A joint is composed of two or more bones which articulate or move around each other
in a highly controlled and specific way. In order to allow smooth gliding and pain-
When some of this cartridge is crushed, damaged or knocked off the underlying bone, an articular cartilage defect has been created.
This is quite distinct and different from the wear and degeneration that occurs in
this articular cartilage over many years. Long-
In the strictest sense, these articular defects are secondary to direct/indirect
damage caused by a specific injury. Some defects can occur as a result of repeated
minor injuries, but this article will deal with those so-
Primarily, they represent a significant level of injury that affects tissues which are essential to normal function. Also, the mechanism by which articular defects are created, is often associated with other injuries within a joint, for example the rupture of a ligament, fracture, or torn meniscus.
The management of articular cartilage defects continues to pose significant challenges for the orthopaedic surgeon. Loss of the protective cartilage which lines the ends of the bones exposes the underlying bone. Over time, this creates changes which lead to the development of osteoarthritis. In the short term these defects may vary from no symptoms to significant pain and disability.
In the long term, the development of osteoarthritis creates a significant level of disability which requires treatment in its own right.
Techniques such as joint replacement are only suitable for certain age groups. What do we do when osteoarthritis occurs in younger and more active? By far and away the best approach would be to prevent secondary arthritis by reconstructing the cartilage defect however this is far from simple. Articular cartilage is a highly specialised tissue. It possesses no blood or nerve supply and so normal healing processes do not take place. The body attempts to repair these defects by providing a cartilaginous scar tissue however, this scar tissue, or fibrocartilage, is not as resilient as normal articular cartilage. For small defects it may be sufficient but for larger defects, the fibrocartilage tends to break down with the return of pain and other symptoms.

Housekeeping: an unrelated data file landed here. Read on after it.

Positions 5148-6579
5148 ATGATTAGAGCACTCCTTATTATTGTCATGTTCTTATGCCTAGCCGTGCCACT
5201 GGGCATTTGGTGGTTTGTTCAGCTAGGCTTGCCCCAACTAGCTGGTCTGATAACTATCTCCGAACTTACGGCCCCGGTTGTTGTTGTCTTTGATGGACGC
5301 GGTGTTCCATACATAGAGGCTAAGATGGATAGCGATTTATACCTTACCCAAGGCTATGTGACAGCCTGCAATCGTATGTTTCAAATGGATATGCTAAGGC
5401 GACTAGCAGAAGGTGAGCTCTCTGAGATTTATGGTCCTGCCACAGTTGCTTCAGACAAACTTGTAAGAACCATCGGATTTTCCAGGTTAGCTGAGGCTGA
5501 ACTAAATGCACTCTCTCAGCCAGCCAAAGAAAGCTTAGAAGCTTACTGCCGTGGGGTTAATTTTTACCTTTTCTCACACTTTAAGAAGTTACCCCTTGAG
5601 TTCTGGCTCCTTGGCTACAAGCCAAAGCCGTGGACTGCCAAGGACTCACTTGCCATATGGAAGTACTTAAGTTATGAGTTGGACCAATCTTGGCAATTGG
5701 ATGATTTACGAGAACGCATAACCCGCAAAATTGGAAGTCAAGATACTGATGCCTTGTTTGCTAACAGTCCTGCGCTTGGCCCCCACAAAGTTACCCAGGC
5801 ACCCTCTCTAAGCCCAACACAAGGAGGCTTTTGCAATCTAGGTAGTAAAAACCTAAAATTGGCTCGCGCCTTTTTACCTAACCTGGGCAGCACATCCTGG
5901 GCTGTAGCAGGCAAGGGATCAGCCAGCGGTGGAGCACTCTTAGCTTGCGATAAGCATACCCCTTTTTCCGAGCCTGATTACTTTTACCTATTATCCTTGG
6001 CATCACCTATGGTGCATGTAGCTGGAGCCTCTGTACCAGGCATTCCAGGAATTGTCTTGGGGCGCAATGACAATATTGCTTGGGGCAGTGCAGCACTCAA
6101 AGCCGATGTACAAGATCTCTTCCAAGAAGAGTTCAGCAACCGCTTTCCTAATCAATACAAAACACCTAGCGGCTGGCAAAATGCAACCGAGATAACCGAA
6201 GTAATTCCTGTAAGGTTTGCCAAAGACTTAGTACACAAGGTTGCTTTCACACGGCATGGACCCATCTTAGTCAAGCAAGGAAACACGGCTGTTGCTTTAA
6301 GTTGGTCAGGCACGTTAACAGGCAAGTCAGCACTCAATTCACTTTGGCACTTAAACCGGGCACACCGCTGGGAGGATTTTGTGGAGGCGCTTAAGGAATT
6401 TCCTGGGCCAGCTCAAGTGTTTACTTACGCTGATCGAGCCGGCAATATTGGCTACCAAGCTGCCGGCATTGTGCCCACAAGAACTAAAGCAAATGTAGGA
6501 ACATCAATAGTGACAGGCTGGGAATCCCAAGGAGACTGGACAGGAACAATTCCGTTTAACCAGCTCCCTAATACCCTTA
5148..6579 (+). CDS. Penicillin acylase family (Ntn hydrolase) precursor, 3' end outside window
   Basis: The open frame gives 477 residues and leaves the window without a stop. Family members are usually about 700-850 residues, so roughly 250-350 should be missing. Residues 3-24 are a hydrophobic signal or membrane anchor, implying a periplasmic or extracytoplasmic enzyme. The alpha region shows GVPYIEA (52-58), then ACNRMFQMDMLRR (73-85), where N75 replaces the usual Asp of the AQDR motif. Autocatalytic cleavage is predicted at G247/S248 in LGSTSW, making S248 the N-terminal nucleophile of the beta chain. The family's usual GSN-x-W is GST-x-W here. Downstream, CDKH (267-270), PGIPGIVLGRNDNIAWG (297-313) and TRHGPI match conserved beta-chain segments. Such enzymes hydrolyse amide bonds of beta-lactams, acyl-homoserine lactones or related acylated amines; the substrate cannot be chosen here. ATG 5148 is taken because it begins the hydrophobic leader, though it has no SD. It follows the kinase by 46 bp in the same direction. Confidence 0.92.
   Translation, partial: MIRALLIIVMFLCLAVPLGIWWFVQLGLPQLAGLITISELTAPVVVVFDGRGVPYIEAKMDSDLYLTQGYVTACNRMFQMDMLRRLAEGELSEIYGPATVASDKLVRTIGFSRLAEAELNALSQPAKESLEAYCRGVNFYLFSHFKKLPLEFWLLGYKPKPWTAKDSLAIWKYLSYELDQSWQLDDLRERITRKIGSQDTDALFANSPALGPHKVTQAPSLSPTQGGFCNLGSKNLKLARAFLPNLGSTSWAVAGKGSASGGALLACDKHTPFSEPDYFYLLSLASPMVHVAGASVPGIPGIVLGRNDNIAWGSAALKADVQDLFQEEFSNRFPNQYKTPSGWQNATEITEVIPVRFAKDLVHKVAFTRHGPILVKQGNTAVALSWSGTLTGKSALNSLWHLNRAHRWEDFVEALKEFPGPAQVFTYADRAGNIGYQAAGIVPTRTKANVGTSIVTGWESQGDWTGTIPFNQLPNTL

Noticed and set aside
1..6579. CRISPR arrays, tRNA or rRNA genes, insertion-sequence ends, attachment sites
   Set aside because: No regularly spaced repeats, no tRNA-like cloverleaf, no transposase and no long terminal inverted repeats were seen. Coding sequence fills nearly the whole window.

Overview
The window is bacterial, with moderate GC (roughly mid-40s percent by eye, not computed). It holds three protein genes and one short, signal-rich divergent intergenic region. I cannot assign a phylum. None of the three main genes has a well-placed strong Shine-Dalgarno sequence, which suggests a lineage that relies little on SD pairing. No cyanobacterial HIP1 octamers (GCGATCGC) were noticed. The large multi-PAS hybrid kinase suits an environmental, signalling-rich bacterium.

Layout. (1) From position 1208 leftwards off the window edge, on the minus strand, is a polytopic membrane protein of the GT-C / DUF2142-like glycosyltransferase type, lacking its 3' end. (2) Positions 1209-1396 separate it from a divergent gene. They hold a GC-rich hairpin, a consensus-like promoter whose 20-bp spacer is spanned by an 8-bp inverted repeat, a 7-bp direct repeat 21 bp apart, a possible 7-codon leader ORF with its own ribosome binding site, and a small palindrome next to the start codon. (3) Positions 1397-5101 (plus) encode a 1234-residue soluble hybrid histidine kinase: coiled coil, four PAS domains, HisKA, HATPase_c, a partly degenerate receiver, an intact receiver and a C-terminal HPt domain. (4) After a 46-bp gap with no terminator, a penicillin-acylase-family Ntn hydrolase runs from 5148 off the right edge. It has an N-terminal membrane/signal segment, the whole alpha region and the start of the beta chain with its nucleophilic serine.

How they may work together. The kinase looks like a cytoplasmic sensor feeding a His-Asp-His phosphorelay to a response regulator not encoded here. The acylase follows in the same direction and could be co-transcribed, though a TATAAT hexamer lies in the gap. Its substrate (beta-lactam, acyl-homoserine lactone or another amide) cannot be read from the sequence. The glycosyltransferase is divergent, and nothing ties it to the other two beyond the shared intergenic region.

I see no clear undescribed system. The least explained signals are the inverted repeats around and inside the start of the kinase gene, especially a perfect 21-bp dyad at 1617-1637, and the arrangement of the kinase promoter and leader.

One recognised surgical technique is to stimulate the body’s own response to produce scar tissue by drilling multiple holes into the base of a defect. This causes bleeding and initiates a healing process and appears to be quite satisfactory for small defects but does not work particularly well for larger defects and still carries a risk of breakdown.
Transplantation of chunks of cartridge requires the underlying bone to be taken from
the donor site. Multiple small chunks are moved from one part of a joint to another
and the defect filled much as one would do if creating crazy paving. This so called
Mosaic plasty can produce more solid long-
The last decade has seen developments in the production of articular cartilage grown from the patient’s own cells. A small sample is harvested and the cells are grown in laboratory and then returned to the patient at a second operation. The cells are then implanted into the defect and held there with a biological skin until the graft has taken. This has produced some impressive signs of regeneration of cartridge not previously achieved. Even so, despite the fact that this technique creates cartilage which is more like normal articular cartridge, it is still not quite as strong. Quite often the surgery would have to be performed as an open procedure which itself carries some degree of disadvantage for the patient.